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The Living New Deal | Still Working for America
Pros: Tons of easy-to-search-for primary source material; users can submit info for the site.
Cons: Classroom-specific resources are sparse.
Bottom Line: While it doesn't offer much specifically for teachers or students, it's a must-use site for primary source material if you have a unit on the New Deal or Great Depression.
The Living New Deal can be a valuable research resource on the New Deal. For classes studying the Great Depression and the New Deal, students will find essential information about the period, the people, and the actions taken during the FDR presidency to end a major economic and social crisis. The site's archives and maps showing the massive reach of the programs adopted under the New Deal are excellent sources for students.
Since there's no introduction to the Living New Deal for students, teachers will want to spend some time combing through the copious resources and setting up an introductory tour for students to get them familiar with the site -- highlights might include the project browsing experience, programs database, and timeline. After, it could be useful to show students the New Deal sites closest to their school. After that, this is a resource students can use to find primary source material for a research project.
If you're looking to take things even further, check out the Resources section for tons of extension material, including films, books, and oral histories that can deepen students' understanding of the New Deal's impact. Finally, note that Living New Deal allows user contributions (under the New Deal Sites menu item). A classroom might do some local research to find sites not listed on Living New Deal and then work together to create an official entry to submit.
The Living New Deal is an archival website hosting a map of New Deal projects as well as a collection of related resources that range from a listing of all the New Deal programs to related media like books, films, and other websites to a timeline of historical events.
The site has two main functions for teachers or students. First, it provides an overview of the major initiatives of the federal government's response to the Great Depression. There are easy-to-understand summaries about the different agencies created under the New Deal, brief bios of important figures from the period, and a timeline of key events in the Depression. It includes many links to additional sources of information (both primary and secondary) about the New Deal as well. Second, and most valuable to learners, is the huge trove of primary source documents about the New Deal. The creators of the site set out to document the enduring legacy of the New Deal: the buildings, art, infrastructure, and conservation projects funded by federal government agencies in an effort to combat poverty and put the country back to work during the Depression. Currently, the site has documented more than 13,500 projects throughout the country. Students and teachers can search by type, by location (state and city), or even by the agency responsible. Films and photographs from the era are another primary source for understanding the period.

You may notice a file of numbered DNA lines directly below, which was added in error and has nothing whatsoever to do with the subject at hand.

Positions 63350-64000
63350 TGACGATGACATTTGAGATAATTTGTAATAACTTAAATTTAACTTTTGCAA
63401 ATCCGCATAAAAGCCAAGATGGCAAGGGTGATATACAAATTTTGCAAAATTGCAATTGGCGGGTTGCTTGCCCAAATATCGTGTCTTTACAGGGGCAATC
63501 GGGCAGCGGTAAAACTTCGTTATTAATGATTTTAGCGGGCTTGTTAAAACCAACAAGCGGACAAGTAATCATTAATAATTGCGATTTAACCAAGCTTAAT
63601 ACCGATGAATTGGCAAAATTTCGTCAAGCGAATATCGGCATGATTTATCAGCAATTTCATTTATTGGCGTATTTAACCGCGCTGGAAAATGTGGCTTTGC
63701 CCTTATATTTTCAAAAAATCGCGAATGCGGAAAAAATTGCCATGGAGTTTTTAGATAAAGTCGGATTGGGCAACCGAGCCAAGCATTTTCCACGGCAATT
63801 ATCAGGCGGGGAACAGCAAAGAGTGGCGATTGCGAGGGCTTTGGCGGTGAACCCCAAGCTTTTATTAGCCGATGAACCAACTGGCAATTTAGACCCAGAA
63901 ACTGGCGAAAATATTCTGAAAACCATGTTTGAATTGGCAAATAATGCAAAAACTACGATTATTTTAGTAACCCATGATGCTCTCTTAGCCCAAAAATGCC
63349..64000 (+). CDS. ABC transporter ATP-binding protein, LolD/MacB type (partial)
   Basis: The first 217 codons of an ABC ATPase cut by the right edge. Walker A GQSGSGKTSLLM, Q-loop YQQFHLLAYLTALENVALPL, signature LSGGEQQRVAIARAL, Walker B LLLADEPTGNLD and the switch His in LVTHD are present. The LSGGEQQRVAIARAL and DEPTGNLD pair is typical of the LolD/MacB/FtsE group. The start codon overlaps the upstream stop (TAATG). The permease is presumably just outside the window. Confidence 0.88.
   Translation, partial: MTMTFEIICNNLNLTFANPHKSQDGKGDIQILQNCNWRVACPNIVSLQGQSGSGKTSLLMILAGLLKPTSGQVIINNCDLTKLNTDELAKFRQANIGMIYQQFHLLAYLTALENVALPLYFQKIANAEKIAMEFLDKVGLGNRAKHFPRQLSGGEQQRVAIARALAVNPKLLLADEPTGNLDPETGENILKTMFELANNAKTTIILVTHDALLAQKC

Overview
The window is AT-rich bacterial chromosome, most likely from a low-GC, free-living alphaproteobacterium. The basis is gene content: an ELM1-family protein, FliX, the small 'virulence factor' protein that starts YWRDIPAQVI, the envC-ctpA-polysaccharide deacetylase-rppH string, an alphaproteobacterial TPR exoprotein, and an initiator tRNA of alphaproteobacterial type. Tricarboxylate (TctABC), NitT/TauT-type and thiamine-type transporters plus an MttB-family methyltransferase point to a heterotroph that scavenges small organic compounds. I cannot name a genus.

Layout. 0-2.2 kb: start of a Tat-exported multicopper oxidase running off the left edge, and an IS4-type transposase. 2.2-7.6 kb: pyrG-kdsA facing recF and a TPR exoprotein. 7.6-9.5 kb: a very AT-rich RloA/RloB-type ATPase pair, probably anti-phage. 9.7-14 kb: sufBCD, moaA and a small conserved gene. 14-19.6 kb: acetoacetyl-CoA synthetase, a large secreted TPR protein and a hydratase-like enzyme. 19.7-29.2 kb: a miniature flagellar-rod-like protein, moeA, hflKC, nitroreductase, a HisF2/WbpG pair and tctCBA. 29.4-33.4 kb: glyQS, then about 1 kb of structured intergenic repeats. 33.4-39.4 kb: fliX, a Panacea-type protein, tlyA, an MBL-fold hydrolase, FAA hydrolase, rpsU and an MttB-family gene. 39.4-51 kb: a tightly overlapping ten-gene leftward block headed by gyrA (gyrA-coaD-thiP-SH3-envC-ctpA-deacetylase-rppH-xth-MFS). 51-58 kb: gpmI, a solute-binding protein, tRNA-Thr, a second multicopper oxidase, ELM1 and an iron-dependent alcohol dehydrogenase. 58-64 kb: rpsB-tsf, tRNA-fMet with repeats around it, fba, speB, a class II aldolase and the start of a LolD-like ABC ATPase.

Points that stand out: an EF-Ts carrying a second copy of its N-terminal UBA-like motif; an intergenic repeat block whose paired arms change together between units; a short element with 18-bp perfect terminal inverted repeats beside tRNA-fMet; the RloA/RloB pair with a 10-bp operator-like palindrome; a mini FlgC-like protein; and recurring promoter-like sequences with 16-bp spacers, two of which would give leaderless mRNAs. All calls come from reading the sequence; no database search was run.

The site is open to contributions from people across the United States -- an intriguing opportunity for classes studying U.S. history. Identifying and documenting local New Deal projects would allow students to become citizen historians contributing to a living history project with a large audience.
While there's not much offered that explicitly supports student learning or helps teachers implement the site, the Living New Deal is a very useful archive and research destination. Teachers and students will find the site's resources especially great for contextualizing and bringing to life the federal government's response to the Great Depression, a topic that's increasingly relevant in light of the 2008 recession and subsequent global crises. The map-based navigation also allows students to see the local impact of the New Deal programs.
While there's tons of information -- from overviews of the federal agencies that orchestrated New Deal projects to individuals involved to a timeline of events -- it's not designed or presented in a way that's engaging for students. Teachers will need to put in work guiding students through the resources, contextualizing them, and designing projects that provide students with a way to make use of the site. With that as a driving force, students will likely enjoy finding nuggets of primary source material they can use.